When our children were 10 and 6, we sat them down and told them our family was moving to Montgomery. They both immediately broke into tears. Meg said, “We can’t move. Everybody is expecting me at school.” Rob’s concerns were more basic. “Are we going to be able to eat there?”, he asked, apparently wondering if we were headed to some wild frontier. Their security was threatened and they were scared. Even Mary Ward and I were a bit uneasy with the move. Taking on a new church is risky business. But all of us look back on what resulted from our move and are so grateful.
When I was a freshman in college, my parents moved to New Orleans, from a normal kind of four-bedroom-house-in-the-suburbs-life, to the French Quarter of all places. Dad’s company had transferred him there and it felt like my home had disappeared. I was embarking on my own life adventure but I assumed my home base would always be there for me. A few years later, my father left his job and started a new venture of his own. I remember wondering if he had lost his mind. Their finances took a hit and Mom went to work for the first time in my life. My parents were in their early fifties and were basically starting over.
At that time in my life, I was all about risk and adventure. Stepping out into the unknown was quite exciting. All the possibilities lay ahead and that represented hope and fulfillment to me. But I was stunned at my parents’ decision. Risk and adventure, I thought, was for people in their twenties not their fifties. In my mind, things were supposed to calm down and be steady after one reached a certain age.
I’ve gone through a lot of changes in life, as we all have. There may have been more change in my life after the age of fifty than before. Or maybe I’ve just continued to be surprised that changes keep on coming. Isn’t life supposed to calm down and stay the same at some point?
My expectations may be for life to calm down eventually but my experience is the opposite. Changes continue. Some of them I have yearned for and prayed for and now am getting to live into. Many more of the changes have been thrust upon me. When I have most wanted life to be steady, whatever rug I have been standing on has been jerked out from underneath me and I have been sent reeling.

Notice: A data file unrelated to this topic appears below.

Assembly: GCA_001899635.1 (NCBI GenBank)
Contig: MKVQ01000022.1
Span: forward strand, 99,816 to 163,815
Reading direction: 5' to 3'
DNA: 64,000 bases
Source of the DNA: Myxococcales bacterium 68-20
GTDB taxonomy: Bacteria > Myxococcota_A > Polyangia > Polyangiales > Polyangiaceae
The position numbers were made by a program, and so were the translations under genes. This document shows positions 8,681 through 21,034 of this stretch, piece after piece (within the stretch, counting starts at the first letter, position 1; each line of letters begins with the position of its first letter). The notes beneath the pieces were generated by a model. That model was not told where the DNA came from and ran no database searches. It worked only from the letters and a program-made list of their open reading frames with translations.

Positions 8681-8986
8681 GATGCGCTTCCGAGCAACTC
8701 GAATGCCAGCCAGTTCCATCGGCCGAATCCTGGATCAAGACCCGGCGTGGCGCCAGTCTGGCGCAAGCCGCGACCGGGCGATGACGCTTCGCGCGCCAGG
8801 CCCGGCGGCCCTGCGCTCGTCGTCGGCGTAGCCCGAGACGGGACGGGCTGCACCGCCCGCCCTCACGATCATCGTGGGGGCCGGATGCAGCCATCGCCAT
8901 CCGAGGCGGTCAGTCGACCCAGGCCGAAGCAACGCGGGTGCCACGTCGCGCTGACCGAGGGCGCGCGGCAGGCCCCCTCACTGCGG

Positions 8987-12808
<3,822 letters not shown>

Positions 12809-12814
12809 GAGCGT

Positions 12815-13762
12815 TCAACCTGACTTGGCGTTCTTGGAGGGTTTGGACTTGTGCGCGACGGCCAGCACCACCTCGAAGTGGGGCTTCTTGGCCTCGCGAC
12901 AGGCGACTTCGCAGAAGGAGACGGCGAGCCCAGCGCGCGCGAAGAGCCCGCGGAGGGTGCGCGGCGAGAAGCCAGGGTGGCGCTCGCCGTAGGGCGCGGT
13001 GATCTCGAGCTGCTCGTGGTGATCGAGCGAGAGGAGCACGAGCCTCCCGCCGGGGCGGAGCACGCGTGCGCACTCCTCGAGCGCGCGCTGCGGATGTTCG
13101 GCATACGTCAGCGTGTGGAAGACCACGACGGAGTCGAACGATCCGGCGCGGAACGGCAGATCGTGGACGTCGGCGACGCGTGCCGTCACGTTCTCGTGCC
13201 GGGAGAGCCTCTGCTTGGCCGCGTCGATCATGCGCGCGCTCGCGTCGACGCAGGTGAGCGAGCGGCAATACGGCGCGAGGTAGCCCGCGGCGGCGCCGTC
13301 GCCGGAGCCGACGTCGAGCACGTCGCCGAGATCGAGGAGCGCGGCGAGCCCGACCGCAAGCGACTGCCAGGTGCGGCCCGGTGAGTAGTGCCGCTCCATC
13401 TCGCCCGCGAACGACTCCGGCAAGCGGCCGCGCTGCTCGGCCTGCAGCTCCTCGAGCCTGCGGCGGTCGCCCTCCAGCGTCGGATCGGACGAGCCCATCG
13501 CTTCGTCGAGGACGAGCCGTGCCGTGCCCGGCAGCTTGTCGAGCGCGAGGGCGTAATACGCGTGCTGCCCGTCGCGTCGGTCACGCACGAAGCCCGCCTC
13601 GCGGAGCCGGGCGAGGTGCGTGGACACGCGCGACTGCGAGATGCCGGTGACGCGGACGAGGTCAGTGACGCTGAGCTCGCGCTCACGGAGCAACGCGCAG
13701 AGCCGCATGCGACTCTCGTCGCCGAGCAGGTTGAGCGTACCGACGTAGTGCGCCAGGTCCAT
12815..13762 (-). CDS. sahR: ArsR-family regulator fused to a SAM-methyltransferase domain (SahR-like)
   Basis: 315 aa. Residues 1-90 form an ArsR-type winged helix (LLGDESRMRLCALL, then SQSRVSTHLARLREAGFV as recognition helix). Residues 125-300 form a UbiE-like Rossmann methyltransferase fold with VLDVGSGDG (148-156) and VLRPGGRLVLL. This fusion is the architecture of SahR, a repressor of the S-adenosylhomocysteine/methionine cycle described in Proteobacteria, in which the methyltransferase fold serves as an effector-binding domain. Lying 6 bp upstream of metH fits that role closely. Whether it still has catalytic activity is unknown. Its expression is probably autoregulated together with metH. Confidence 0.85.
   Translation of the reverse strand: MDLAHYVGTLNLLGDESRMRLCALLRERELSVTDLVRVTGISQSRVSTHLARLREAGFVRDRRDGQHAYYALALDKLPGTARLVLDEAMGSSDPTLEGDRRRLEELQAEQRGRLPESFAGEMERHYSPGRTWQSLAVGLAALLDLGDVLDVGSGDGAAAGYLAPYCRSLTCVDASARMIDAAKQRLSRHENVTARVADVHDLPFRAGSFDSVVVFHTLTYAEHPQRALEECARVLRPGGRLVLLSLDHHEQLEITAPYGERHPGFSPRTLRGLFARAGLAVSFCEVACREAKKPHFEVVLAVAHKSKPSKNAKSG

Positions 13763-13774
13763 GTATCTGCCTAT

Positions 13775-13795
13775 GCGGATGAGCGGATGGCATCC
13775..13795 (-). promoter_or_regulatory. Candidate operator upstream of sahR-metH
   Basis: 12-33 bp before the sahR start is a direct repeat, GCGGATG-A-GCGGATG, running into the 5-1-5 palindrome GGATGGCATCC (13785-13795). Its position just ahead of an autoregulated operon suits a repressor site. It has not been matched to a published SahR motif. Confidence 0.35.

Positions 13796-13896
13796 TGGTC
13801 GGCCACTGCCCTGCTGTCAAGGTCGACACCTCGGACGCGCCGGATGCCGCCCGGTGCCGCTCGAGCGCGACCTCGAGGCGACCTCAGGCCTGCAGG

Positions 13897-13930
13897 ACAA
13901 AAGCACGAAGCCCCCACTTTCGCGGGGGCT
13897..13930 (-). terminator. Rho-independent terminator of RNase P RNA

Every change life has given me has ended up for the best. I, and others in my life, have made mistakes and even those have turned out okay. Life has repeatedly pulled the rug out from underneath me, and the upheaval has led to growth and deeper faith in my life and the lives of the people I care about.
Jesus brought a lot of change into the world. Folks resisted that and wanted things to continue the way they had grown used to. Jesus was a pretty wise rug-puller-outer. And we know Jesus didn’t do that just to watch people suffer. Jesus pulls rugs out from underneath our feet for a purpose, to reveal a greater security in life than that which we have come to grab onto.
Our earthly journey is full of letting go of things that represent security to us but which have no ultimate value. We are called to love in life but sometimes, instead of loving, we cling. The risen Jesus appears to Mary Magdalene and the first thing he says to her is, “Do not cling to me.” Mary wants things to go back to the way they were. But Jesus is to ascend so that even better things can come about.
Life is temporary. And that is good. It’s scary. It’s threatening. We keep expecting it to calm down. But life is temporary. It’s a work in progress. Tomorrow is going to be different than today. Through the risky adventure, we come to see what is eternal –the great love God has for us and all creation.
Robert C. Wisnewski, Jr.